Hear Blog

Adoption Records Bill Passes House Judiciary Committee 11-2

February 15, 2016 Adoption Records Bill Passes House Judiciary Committee 11-2 Indiana’s adult adoptees have achieved yet another victory on their path to equal access to birth records. The House Judiciary Committee voted 11-2 in favor of Senate Bill 91, which if passed would give adult adoptees from Indiana’s “closed records” period access to their original birth certificate and adoption records. Advocates from Hoosiers for Equal Access to Records (HEAR) applauded the committee for hearing the concerns of adoptees. “We thank the House Judiciary Committee members for their commitment to providing equal access to personal information for all adoptees,” said Pam Kroskie, president of HEAR. Under current law, Hoosiers adopted after 1994 have access to their records. Those adopted between 1941 and 1993 during Indiana’s “closed records” period are forced to use a difficult and expensive intermediary system for getting their records—causing many to quit their search in frustration, or never start. The new law will equalize access to information for all adoptees. “SB 91 will finally allow adoptees to find the closure they desperately seek, uncover vital answers about their medical history and cure administrative headaches that come from having an amended birth certificate,” Kroskie said. A special thanks...
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Adoption Records Bill Passes Senate 43-5

 FOR IMMEDIATE RELEASE                 CONTACT: Laura McCaffrey Bose Public Affairs Group 317-684-5486 lmccaffrey@bosepublicaffairs.com   Adoption Records Bill Passes Senate 43-5 INDIANAPOLIS (January 21, 2016) – Today, the Indiana State Senate signaled a clear message of support for Indiana’s adult adoptees by voting 43-5 in favor of Senate Bill 91, which if passed would give adult adoptees from Indiana’s “closed records” period access to their original birth certificate and adoption records. The bill is authored by Sen. Brent Steele (R) and Sen. Mike Delph (R), and co-authored by Sen. Lonnie Randolph (D).  It will now travel to the Indiana House of Representatives for committee consideration. Advocates from Hoosiers for Equal Access to Records (HEAR), a non-profit formed to push for adult adoptee access legislation in Indiana, praised members of the Senate for hearing the concerns of adoptees. “This bill is so important to adult adoptees across Indiana,” said Pam Kroskie, president of HEAR. “We are deeply grateful to the Indiana State Senate for pushing Hoosier adoptees one step closer to equal access to records.” Under current law, Hoosiers adopted after 1994 have access to their records.  Those adopted between 1941 and 1993 during Indiana’s “closed records” period are forced to...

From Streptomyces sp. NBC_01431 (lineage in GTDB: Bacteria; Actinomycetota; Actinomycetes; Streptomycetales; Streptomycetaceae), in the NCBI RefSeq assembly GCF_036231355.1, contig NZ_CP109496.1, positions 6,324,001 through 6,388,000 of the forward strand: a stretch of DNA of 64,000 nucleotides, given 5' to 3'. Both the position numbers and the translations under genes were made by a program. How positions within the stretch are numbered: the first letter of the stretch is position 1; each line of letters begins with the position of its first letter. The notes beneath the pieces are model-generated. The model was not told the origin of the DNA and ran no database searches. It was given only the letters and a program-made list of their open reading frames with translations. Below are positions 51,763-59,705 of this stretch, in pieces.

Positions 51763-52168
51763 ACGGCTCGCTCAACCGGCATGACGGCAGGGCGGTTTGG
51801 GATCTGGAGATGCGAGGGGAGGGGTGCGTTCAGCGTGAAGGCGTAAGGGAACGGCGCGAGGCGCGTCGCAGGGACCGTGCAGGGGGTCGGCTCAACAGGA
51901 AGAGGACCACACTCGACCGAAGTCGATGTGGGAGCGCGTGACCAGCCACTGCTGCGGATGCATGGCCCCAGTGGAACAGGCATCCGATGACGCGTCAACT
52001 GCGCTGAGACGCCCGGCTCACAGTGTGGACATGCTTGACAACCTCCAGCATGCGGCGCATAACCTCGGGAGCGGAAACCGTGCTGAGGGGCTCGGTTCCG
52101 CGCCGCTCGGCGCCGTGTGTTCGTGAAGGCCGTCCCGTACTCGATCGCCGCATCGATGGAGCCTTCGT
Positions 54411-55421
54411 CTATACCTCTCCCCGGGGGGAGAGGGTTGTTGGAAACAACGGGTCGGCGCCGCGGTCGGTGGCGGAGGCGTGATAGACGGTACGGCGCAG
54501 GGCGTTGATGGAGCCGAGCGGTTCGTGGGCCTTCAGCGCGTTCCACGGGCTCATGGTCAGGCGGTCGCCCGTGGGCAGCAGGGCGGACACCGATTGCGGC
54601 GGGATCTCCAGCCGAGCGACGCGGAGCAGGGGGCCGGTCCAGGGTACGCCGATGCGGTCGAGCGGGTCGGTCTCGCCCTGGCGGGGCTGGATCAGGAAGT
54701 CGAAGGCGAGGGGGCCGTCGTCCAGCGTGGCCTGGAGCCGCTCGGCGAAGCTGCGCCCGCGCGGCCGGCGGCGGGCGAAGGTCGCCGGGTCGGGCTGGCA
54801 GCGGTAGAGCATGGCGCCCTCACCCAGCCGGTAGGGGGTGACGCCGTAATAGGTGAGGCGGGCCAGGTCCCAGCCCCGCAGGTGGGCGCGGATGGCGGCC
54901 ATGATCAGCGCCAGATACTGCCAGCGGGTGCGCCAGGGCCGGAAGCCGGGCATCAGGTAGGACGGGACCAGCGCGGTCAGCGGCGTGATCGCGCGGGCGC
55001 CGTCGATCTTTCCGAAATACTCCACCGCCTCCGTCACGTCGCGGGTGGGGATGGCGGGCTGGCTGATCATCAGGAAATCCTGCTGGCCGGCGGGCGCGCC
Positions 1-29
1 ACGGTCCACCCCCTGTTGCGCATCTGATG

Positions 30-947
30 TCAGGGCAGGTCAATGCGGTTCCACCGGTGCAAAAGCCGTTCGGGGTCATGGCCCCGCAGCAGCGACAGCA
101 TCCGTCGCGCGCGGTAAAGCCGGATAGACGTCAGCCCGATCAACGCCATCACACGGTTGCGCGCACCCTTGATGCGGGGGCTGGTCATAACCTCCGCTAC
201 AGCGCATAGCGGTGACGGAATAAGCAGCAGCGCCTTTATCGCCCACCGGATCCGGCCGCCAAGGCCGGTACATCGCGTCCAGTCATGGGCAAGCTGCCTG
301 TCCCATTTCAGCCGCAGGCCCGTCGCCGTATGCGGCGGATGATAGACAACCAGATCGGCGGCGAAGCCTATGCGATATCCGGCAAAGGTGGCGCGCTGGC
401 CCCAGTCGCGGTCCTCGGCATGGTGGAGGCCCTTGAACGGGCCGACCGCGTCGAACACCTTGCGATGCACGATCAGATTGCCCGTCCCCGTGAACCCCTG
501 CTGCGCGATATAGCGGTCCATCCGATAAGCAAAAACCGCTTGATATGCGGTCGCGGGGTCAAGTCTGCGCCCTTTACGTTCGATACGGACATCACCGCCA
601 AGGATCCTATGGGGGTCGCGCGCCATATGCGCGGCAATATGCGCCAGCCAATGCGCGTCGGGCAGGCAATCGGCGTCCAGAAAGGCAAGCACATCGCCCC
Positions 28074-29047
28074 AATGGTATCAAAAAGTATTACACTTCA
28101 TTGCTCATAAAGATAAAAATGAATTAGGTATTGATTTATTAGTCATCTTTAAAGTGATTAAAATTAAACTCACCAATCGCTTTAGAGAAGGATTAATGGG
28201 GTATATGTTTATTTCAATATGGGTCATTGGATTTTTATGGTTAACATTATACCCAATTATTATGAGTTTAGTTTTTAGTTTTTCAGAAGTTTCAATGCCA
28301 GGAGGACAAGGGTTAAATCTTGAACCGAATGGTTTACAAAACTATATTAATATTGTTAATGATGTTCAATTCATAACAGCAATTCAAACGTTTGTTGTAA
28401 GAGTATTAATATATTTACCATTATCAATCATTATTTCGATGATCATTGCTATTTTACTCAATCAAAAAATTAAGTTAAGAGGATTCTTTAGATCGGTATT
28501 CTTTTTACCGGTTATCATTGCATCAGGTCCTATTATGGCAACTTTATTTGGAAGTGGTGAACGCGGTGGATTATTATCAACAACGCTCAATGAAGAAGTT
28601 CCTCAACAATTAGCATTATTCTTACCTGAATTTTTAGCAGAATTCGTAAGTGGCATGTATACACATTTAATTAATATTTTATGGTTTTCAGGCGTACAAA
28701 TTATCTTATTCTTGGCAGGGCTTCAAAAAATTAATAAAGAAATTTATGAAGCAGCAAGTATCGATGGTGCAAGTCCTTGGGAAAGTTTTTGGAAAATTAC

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Adoption Records Bill Passes Unanimously in Senate Judiciary Committee

Today, Indiana’s adult adoptees cleared a major hurdle in their quest to obtain sealed birth records. The Senate Judiciary Committee voted 10-0 in favor of Senate Bill 91, which if passed would give adult adoptees from Indiana’s “closed records” period access to their original birth certificate and adoption records. Advocates from Hoosiers for Equal Access to Records (HEAR), a non-profit formed to push for adult adoptee access legislation in Indiana, praised the interim study committee for hearing the concerns of adoptees. “We are thrilled that with this vote the Senate Judiciary Committee recognized the importance of making access to personal information equal for all adoptees,” said Pam Kroskie, president of HEAR. Under current law, Hoosiers adopted after 1994 have access to their records. Those adopted between 1941 and 1993 during Indiana’s “closed records” period are forced to use a difficult and expensive intermediary system for getting their records—causing many to quit their search in frustration, or never start. The new law will equalize access to information for all adoptees. “Senate Bill 91 will allow adoptees to access their adoption files and original birth certificate, and will help them find closure, complete family medical history and eliminate paperwork complications that come...
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It’s Time for Equal, Open Access to Birth Records